What to do if You Postpone Graduating Due to Not Matching

What to do if You Postpone Graduating Due to Not Matching

On Behalf of | Jun 24, 2024 | Firm News

What to do if You Postpone Graduating Due to Not Matching

The residency match process is a pivotal moment for medical students, marking the move from academic studies to professional practice. However, for some, the outcome of not matching can lead them to postpone graduating from medical school. Our goal in this article is to provide next steps if this describes your current situation.

Not Matched but Still Graduating

First, not matching does NOT equate to not graduating. Every year, a small percentage of students do not match, even through SOAP (Supplemental Offer and Acceptance Program), and yet they graduate from medical school with a doctor of medicine (MD) or doctor of osteopathic medicine (DO) degree. If the required course work is complete and you’re in good standing with the school, you can graduate. (Yes, you still have more training to complete, but you can receive your hard-earned medical degree.)

If you didn’t match, read this article on the next steps to take. While it’s difficult to accept, there are paths to becoming a practicing physician.

Reasons Why You May Choose to Postpone Graduating

If you didn’t match, there are a few reasons why you may choose to postpone graduating from medical school.

  1. To do research through your medical school. These research opportunities and subsequent published articles demonstrate to future residency programs how hard you’re willing to work. It also keeps you active in the world of medicine and keeps you connected to doctors and professors who may know about openings in residency programs.
  1. To apply as a senior student. Some believe – and it may be true for certain programs – that applying to match as a senior is more desirable than applying as a graduate student. As a graduate student, it’s evident that you didn’t enter residency right after medical school, possibly raising questions early in the match process.
  1. To retake key courses. Perhaps you didn’t perform well academically and, thus, not a sought-after residency candidate. Retaking courses is an option. But fair warning, if you’re hoping to raise your overall GPA, analyze the time and number of courses required to raise it significantly.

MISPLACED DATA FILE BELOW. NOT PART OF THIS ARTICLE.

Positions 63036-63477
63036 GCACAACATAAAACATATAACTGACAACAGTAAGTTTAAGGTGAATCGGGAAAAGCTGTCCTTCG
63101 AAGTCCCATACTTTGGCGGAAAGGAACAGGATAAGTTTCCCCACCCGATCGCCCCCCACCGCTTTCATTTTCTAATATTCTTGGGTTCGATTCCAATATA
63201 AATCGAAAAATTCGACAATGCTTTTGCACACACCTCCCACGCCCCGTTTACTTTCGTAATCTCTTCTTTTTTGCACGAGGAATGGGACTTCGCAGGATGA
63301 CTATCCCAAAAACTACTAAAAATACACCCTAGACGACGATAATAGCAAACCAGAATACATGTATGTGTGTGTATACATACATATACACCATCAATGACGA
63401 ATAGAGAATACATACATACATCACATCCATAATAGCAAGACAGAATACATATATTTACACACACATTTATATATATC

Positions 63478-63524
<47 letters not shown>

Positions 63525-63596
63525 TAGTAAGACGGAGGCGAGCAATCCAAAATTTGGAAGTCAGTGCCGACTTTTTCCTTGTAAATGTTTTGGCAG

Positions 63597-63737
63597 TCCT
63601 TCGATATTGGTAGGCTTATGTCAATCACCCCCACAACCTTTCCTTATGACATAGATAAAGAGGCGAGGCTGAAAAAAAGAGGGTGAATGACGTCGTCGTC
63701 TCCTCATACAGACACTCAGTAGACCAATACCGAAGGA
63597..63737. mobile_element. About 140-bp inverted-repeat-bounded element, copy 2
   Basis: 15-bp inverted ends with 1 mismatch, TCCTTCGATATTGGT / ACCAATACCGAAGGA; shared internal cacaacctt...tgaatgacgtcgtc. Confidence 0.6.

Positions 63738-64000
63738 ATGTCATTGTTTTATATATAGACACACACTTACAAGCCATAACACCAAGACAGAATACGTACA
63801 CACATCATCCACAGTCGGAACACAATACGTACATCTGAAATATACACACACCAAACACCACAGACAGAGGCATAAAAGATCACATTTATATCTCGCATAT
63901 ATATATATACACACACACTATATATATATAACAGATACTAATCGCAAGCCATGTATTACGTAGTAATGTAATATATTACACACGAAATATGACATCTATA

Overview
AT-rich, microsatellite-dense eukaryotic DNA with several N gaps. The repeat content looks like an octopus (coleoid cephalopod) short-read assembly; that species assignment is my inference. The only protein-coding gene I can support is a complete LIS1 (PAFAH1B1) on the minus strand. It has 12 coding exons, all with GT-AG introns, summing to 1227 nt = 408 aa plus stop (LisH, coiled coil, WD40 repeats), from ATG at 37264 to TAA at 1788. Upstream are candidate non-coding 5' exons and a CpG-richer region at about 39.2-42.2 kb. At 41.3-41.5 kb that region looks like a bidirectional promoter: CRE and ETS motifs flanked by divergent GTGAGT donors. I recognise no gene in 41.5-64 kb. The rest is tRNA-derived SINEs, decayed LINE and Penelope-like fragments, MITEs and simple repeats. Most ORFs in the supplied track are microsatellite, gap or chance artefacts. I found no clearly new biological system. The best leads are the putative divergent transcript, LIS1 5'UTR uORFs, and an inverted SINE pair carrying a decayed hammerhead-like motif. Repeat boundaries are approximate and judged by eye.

Steps to Take if You Choose to Postpone Graduating

Review Match Contract and Policies

This isn’t a pleasant topic, but it’s necessary to address before you decide to postpone graduating. You should ensure that not matching was a fair decision by programs. Start by carefully reading the National Resident Matching Program (NRMP) contract and policies. And if you suspect errors or unfair treatment, get legal advice on how to effectively present your case to NRMP. (We can help you with this.)

Get Clear on Visa and Immigration Status

If you’re an international student, it’s imperative you understand your Visa status. You may consider consulting with an immigration attorney to understand your options and to remain in the country legally if you plan to graduate the next year.

Manage Financial Loans

This is critical too, as mismanagement of financial loans can affect you for decades. Be sure to understand your loans – when to start repaying, what requirements are there to receive the loans, etc. Also, if needed, explore options for deferment.

Learn about Licensing

Look into your state’s licensure requirements for practicing medicine without a residency. Some states offer temporary or restricted licenses that allow unmatched graduates to practice in specific settings.

Education Litigation Group is Here to Help Medical Students

We can’t take the courses for you or go through the match process, but we do know education law. If you suspect unfair treatment during match or from your medical school, contact us or call 1 (800) 580-9167. We’re here to help.